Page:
Lara Taubman

REVIEW: Lara Taubman “Ol’ Kentucky Light”


Lara Taubman – Ol’ Kentucky Light

Satiny smooth, elegant, distinguished & classy – at times a blend of Broadway with a stirring soulfulness & yet there’s a folky element in Lara Taubman’s tone, with a grain of noir that sneaks in when least expected. It’s evident in the opener “Darkness Before the Dawn.”

Lara Taubman

Lara (vocals) continues with “Ol’ Kentucky Light,” a song, despite its title, with the bass line out of the jazzy confines of the blues & jazz clubs of the late 40s & early 50s. It creeps along with a plaintive Patsy Cline ghost instead of Billie Holiday & as she channels Cline through the jazzier shadows of NYC adds a touch of Edith Piaf…she succeeds admirably with the strange brew.

Nonetheless, the 10-cut, 42-minute Ol’ Kentucky Light (Drops Sept 16–Atomic Sound Records) produced by Steven Williams (drums/percussion) & Paul Frazier (bass/backing vocals/mellotron/FX) showcases the New York-based chanteuse as she delivers an expressive vulnerability with spirit. Always with a nice groove.

Harder-edged & with attitude “Silver Linings” stabs with Julie London’s fluidity. There’s a cool thread of Madeleine Peyroux — a warm rich jazz tone in Taubman’s lower register. Commanding, nice authority, always in control. However, in “Come To Me,” she hovers a little close to Sarah MacLachlan-Bird York style. But as laid out by Lara it’s a well-performed ballad with good instrumentation & a nice gospel edge.

Taubman has wonderful vocal color & when she hits her high notes they blossom like a morning flower. Some songs have a Ruthann Friedman tint – composer of 60s hit “Windy,” “People” (Constant Companion LP) & her strange late-career “Chinatown.”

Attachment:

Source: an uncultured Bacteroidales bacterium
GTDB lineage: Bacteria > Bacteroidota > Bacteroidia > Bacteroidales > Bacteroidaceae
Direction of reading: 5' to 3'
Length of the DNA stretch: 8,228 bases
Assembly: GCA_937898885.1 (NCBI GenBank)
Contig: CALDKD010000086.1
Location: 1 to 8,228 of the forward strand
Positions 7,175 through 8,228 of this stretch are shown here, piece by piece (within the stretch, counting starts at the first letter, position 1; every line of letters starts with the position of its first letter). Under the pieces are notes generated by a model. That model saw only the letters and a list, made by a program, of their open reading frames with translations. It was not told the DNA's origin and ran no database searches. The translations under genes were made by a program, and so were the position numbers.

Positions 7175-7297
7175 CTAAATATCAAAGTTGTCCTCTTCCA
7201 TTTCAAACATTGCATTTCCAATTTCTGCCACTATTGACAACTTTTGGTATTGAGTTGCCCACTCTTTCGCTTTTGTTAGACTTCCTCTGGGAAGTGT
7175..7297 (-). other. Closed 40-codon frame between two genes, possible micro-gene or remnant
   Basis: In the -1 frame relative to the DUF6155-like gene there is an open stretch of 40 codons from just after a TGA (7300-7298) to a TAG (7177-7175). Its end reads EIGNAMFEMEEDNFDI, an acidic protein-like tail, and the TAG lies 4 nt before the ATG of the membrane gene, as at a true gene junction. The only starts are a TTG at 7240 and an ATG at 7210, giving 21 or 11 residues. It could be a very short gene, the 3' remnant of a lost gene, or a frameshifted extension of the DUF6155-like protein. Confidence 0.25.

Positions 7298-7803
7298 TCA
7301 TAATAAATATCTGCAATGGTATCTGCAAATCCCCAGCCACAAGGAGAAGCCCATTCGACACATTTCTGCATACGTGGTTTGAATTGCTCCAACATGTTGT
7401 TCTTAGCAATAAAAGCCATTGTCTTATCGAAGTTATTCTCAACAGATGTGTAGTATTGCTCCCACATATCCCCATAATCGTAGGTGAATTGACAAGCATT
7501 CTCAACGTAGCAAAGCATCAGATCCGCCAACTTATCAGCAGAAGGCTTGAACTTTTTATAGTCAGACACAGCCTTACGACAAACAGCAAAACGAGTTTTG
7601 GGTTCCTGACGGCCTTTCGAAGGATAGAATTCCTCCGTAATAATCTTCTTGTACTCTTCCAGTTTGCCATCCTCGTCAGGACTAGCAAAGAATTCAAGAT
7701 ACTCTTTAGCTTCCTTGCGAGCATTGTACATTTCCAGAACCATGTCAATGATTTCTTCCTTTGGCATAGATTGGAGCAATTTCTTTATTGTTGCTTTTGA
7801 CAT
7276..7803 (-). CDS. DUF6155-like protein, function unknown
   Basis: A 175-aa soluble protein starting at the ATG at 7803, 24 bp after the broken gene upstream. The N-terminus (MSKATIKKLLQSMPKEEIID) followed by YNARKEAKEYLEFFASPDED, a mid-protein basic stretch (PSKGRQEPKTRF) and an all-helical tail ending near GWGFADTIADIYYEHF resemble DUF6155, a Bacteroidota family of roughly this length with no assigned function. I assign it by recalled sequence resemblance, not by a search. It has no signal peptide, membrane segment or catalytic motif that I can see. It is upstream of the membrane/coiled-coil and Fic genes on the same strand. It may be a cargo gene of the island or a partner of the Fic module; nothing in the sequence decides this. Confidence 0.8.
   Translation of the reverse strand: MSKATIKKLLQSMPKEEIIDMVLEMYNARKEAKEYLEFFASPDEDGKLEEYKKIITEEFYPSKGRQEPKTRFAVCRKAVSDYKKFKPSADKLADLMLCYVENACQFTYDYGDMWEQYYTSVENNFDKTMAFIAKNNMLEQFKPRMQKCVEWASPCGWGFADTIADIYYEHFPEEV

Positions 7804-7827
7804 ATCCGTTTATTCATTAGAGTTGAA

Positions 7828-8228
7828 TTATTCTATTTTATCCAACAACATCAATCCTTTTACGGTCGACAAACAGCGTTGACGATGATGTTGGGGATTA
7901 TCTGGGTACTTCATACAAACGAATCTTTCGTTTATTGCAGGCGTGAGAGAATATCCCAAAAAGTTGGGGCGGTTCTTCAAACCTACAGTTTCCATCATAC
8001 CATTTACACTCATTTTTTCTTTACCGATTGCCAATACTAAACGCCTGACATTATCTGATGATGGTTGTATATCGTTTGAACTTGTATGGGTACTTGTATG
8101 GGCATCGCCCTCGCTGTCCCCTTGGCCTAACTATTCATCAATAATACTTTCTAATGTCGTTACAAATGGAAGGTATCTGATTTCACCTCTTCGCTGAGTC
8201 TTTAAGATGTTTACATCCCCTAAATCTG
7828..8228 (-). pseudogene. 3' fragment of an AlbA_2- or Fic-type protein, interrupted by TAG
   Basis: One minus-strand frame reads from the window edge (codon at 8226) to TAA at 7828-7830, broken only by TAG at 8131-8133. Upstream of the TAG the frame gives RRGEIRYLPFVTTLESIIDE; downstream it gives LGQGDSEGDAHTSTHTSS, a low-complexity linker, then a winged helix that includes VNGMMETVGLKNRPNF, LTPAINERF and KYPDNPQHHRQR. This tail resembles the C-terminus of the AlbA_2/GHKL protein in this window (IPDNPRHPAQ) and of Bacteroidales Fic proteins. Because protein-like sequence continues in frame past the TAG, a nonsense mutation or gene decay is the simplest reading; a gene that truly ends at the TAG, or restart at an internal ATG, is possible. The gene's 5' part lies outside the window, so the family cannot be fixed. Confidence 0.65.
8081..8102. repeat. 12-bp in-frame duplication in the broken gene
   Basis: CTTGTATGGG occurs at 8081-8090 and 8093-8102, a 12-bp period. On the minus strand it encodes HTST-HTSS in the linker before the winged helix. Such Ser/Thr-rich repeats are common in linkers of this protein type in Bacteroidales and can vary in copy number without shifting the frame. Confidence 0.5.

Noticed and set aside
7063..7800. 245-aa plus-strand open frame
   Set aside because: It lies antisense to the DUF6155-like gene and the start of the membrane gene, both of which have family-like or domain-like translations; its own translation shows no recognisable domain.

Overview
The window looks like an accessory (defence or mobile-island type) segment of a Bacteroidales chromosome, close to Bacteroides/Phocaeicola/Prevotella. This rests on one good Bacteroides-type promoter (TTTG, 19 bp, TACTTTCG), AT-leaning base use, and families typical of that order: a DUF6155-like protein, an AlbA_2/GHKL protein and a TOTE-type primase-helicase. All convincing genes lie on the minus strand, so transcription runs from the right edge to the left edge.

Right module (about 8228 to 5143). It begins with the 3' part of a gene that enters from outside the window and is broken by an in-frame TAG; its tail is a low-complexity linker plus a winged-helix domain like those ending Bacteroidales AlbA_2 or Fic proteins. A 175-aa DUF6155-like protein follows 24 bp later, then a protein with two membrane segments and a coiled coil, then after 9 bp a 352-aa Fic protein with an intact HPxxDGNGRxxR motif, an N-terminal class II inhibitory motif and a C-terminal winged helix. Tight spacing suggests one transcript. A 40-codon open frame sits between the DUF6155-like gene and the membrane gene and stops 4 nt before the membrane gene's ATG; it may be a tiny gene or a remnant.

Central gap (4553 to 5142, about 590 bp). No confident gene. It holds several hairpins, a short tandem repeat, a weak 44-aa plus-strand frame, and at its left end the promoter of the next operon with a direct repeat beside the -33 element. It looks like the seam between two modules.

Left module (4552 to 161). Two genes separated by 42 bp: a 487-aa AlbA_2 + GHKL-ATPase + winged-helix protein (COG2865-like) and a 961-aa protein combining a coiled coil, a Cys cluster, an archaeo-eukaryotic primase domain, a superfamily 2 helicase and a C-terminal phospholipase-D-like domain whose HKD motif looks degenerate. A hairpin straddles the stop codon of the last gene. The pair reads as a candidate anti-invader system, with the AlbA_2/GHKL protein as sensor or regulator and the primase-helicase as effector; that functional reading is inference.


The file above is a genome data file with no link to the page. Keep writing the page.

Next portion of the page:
In “Bird With a Broken Wing,” Lara Taubman channels a cross-section of Tom Waits/Brecht-Weill/Marlene Dietrich’s aesthetic. It’s different for her – a strange little narrative, with plenty of dark cabaret atmosphere. This woman is special because she has a style all her own. Pair that with originality & creativity & Lara’s not a singer-songwriter here – but an artist.

Lara Taubman

Highlights – “Mercy,” “Lamb To the Slaughter,” “Grace,” (marvelous), “The Water” (a duet with Walter Parks – guitars/lap steel/acoustic, baritone & electric guitars) & the balance of the musicians – Etienne Lytle (Hammond B3/Rhodes/grand piano/Wurlitzer/Upright piano/accordiotone), Gregory James Elroy McMullen (pedal steel) & Yvette Rovira (backing vocals).

Criticism – Cover art. Quite deceiving with the LP title – is it a country album? Bluegrass? Kentucky light? The images of Lara on the cover & inside spread are closer to a cocktail-lounge ballad singer, a jazz singer & a nightclub vocalist with a glass of sherry & tall red candles. So, it’s puzzling. Hopefully, this marketing faux pas won’t bite into her well-deserved success & the audience finds her richly luxurious music.

Photos courtesy Lara’s website. CD @

2 thoughts on “REVIEW: Lara Taubman “Ol’ Kentucky Light”

  1. Lara has a gorgeous voice and lots of cool style! Can’t wait to hear her in person on September 21!
    Tony & Sharon

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